Mass spectrometry (or mass spec) is an analytical chemistry technique that helps identify the amount and type of chemicals present in a sample by measuring the mass-to-charge ratio and abundance of gas-phase ions.

As standard, mass specs have 3 components – a component to convert samples from liquid to gaseous form; a component to ionise the sample (hit with high energy to turn to positive or negative ions); and a component to detect quantities of each ion (peaks of each ion seen).

Instead of using a needle to aspirate and spray the samples as with standard mass specs, the acoustic mist ionisation mass spec (AMI-MS) sends a sonic pulse through liquid creating a ‘mountain of liquid on the surface’. For compound handling, a 2.5 nanolitre (nL) droplet is generated and fired from the liquid surface. For AMI-MS we send a second pulse through the mountain of liquid and this explodes the 2.5nL droplet into hundreds of femtolitre droplets. In effect sending a tornado of droplets through a charged field to generate a stream of ionised particles into the mass spectrometer.


Allows us to generate data at a rate of 10,000 data points per hour.


The acoustics fire at 1400Hz frequency (1400 times per second) – that means we fire in 1400 bursts of droplets every second.


For some analytes, we only need ~160 droplet bursts from a sample to generate enough ions – delivering samples to the mass spec at a rate of 3 per second.

A scientist's perspective

Jonathan Wingfield Principal Scientist, Discovery Sciences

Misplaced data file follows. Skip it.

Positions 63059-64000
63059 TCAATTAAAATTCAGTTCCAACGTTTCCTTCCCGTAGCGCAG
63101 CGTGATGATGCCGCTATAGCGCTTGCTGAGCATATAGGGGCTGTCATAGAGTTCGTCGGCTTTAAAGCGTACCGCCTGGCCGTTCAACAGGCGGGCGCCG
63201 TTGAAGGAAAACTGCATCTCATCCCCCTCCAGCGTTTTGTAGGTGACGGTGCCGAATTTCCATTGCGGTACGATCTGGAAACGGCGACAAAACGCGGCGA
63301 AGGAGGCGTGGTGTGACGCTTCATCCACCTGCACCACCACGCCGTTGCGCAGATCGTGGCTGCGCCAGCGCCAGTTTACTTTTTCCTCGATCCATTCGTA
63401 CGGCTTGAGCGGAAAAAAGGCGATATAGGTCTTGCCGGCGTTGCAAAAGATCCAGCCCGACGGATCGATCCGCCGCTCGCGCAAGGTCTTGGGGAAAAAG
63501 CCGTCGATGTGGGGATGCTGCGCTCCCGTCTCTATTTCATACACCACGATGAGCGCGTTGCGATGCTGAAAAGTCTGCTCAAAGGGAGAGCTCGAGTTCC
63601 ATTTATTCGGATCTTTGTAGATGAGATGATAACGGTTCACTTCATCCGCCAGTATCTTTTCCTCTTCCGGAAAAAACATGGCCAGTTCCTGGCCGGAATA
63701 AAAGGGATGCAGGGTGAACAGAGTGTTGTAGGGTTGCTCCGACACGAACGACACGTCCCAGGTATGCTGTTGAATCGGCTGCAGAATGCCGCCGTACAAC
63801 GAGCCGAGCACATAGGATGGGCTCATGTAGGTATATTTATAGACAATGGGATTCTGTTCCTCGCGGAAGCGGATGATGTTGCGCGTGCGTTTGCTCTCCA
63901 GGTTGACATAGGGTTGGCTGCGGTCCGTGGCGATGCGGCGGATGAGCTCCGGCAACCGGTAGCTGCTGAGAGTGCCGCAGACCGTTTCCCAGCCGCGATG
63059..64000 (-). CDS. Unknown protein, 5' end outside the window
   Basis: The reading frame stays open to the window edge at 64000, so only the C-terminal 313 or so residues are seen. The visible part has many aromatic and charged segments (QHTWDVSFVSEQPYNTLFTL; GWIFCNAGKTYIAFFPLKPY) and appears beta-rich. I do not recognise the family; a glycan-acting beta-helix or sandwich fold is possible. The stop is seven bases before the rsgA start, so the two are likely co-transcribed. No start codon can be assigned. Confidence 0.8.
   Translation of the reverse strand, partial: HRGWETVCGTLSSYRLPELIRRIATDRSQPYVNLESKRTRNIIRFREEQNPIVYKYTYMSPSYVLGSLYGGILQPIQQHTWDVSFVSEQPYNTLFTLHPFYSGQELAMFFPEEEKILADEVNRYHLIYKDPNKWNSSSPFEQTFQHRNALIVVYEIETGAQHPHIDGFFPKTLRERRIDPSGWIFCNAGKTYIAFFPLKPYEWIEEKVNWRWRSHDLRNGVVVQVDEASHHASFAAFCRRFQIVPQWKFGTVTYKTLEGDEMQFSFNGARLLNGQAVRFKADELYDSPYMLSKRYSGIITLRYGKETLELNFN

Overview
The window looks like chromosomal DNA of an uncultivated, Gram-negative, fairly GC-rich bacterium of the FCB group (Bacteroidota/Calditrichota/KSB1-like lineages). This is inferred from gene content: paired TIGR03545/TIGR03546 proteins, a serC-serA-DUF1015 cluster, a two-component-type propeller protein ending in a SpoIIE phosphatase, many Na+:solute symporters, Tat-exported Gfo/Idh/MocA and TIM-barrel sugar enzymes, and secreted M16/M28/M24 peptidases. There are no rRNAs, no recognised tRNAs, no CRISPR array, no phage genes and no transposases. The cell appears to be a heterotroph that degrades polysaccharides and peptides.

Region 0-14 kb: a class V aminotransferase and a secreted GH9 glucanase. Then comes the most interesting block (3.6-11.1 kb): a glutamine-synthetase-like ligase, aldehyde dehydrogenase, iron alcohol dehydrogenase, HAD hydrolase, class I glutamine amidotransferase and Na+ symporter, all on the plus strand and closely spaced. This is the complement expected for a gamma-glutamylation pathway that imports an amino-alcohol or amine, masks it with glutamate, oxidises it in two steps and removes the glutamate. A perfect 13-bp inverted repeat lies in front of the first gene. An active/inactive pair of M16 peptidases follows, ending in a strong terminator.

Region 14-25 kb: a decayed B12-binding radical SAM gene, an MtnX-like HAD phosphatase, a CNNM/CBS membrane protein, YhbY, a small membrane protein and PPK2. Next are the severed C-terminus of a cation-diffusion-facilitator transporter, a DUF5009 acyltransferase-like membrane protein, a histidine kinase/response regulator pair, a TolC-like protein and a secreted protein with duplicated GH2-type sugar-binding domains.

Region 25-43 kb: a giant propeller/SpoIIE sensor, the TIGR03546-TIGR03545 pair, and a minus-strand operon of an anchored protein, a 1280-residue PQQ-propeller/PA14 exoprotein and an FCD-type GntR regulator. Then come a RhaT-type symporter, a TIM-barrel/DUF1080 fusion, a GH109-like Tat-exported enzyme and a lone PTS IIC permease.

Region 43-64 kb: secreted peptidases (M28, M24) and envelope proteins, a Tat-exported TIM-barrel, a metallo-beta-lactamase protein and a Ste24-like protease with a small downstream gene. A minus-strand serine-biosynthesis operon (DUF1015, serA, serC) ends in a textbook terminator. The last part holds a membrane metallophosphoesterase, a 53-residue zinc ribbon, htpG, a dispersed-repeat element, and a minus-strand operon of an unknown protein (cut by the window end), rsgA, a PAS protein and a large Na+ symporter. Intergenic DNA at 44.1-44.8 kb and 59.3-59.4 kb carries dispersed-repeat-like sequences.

Why did AstraZeneca invest in this equipment?

When you see the droplets flying and you see the science behind it – it’s astonishingly cool. It’s revolutionary. It allows us to work at very high throughput and with very small sample volumes – we only need 2nL of sample. Using this screening platform we can screen more compounds or more targets for the same cost. For some assays we could reduce the cost of High Throughput Screening by 80%.

What was AstraZeneca's role in its development?

AstraZeneca has brought together a world leading supplier of mass spec technology (Waters) and the global leader in acoustic droplet ejection technology (Labcyte) to deliver this revolutionary platform. Having identified the opportunity, we took the idea to the partners, suggesting that it is possible to use acoustics in a different way in mass spectrometry. Being open about the work we are doing has shown the wider scientific community that we are prepared to invest in ground-breaking science; we are not just making a small change in mass spectrometry, but we are leading a potential revolution in mass spectrometry screening. We’re engaging the broader scientific community early in the process, and delivering real benefit to the community overall.

What was the reaction within the research community?

The AMI-MS platform won the 2015 Innovation Award from the Society for Laboratory Automation and Screening. This is awarded to the podium presentation at the annual conference that shows the most innovation and impact in screening. We are the first non-US based company to receive this award.

Where can I find more? Have you published any results of this technology?

We recently published a paper on this technology in Analytical Chemistry with our collaborators at Waters and Labcyte: Allowing us to reach a throughput of 100,000 samples per day on a single mass spec, we show that this technology – due to its speed, sensitivity, simplicity, robustness and consumption of nL volumes of sample – will have a major impact across many areas of basic and applied research.